Microbiologically influenced corrosion: looking to the future


  • Héctor A. Videla Institute for Theoretical, Applied Physicochemical Research (INIFTA), National Technological University, La Plata, Buenos Aires, Argentina
  • Liz K. Herrera School of Engineering, University of Antioquia, Medellín, Colombia


biocorrosion, bioelectrochemistry, biofilms, corrosion inhibition, biocides, sulfate-reducing bacteria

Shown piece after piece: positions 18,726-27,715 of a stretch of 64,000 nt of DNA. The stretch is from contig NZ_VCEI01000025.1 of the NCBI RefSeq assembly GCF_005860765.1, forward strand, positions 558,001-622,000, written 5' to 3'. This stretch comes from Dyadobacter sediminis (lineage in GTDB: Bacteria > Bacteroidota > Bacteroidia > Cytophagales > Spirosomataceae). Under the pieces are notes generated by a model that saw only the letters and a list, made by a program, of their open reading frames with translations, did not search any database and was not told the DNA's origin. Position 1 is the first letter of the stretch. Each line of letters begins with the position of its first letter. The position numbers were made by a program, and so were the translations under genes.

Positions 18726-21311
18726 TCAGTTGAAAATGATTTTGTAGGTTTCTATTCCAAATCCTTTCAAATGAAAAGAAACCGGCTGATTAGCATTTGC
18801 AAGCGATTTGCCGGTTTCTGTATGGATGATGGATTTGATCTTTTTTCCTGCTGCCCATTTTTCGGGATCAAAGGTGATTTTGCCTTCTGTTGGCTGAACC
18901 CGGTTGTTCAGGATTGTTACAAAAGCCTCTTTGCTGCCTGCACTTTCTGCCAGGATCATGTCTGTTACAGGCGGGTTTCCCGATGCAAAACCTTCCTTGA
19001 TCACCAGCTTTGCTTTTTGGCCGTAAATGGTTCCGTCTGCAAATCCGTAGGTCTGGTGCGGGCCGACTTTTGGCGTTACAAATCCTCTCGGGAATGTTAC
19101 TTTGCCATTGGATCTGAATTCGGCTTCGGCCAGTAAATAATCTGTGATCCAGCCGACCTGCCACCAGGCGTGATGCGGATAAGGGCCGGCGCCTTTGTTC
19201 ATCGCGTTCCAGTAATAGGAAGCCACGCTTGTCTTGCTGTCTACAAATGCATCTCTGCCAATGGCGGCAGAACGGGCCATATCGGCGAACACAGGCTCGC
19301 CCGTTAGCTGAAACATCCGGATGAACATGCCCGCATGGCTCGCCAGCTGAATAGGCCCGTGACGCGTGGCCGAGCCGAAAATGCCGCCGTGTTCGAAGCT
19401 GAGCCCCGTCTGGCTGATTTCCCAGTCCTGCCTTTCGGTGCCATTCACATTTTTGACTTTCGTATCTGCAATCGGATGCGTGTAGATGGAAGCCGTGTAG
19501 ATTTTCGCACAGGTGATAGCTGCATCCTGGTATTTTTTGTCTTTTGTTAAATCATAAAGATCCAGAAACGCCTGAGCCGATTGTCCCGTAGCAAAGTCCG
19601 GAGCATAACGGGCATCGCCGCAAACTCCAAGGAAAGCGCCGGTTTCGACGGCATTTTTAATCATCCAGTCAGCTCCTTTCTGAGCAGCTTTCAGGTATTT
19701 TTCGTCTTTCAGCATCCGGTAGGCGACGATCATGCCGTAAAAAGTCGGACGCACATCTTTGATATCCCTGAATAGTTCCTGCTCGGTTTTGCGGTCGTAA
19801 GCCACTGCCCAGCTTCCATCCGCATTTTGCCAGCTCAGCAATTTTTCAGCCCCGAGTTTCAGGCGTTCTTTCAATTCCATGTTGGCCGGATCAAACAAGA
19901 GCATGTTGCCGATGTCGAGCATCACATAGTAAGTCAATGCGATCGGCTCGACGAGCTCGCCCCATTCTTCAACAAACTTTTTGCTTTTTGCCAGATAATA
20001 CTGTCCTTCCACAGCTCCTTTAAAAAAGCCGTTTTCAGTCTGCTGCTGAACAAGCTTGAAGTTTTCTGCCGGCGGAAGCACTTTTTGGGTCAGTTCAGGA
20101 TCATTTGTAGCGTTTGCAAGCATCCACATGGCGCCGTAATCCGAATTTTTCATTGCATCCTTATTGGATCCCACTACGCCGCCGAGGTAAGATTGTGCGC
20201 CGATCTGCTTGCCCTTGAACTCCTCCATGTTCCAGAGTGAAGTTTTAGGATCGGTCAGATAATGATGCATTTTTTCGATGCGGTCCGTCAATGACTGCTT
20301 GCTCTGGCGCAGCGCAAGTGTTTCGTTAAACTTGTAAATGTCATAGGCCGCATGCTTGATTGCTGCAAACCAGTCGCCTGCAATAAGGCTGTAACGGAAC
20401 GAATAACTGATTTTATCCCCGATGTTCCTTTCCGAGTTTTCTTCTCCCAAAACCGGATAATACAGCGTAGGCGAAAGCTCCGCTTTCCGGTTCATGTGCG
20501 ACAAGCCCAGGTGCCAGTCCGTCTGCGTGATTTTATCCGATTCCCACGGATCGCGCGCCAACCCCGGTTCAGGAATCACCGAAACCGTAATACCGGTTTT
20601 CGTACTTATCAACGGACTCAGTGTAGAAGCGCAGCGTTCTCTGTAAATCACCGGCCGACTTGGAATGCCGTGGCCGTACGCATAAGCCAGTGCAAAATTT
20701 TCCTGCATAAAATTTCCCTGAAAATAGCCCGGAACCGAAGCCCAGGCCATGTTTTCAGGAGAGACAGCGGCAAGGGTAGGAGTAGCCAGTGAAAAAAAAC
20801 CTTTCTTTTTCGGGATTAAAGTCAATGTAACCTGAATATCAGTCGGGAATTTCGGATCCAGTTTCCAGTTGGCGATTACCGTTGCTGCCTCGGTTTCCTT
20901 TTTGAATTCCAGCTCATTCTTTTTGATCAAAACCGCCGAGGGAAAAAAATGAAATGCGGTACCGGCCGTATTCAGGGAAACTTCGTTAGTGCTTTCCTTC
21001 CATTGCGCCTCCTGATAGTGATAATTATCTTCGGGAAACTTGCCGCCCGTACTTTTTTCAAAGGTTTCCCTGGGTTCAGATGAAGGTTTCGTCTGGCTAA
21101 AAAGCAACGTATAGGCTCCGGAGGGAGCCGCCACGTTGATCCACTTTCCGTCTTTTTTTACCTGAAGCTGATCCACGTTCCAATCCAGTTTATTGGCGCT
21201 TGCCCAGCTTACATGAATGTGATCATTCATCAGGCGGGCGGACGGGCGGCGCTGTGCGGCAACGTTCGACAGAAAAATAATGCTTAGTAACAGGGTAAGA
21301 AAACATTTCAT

This review discusses the state-of-the-art of research into biocorrosion and the biofouling of metals and alloys of industrial usage. The key concepts needed to understand the main effects of microorganisms on metal decay, and current trends in monitoring and control strategies to mitigate the deleterious effects of biocorrosion and biofouling are also described. Several relevant cases of biocorrosion studied by our research group are provided as examples: (i) biocorrosion of aluminum and its alloys by fungal contaminants of jet fuels; (ii) sulfate-reducing bacteria (SRB)- induced corrosion of steel; (iii) biocorrosion and biofouling interactions in the marine environment; (iv) monitoring strategies for assessing biocorrosion in industrial water systems; (v) microbial inhibition of corrosion; (vi) use and limitations of electrochemical techniques for evaluating biocorrosion effects. Future prospects in the field are described with respect to the potential of innovative techniques in microscopy (environmental scanning electron microscopy, confocal scanning laser microscopy, atomic force microscopy), new spectroscopic techniques for the study of corrosion products and biofilms (energy dispersion X-ray analysis, X-ray photoelectron spectroscopy, electron microprobe analysis) and electrochemistry (electrochemical impedance spectroscopy, electrochemical noise analysis). [Int Microbiol 2005; 8(3):169-180]






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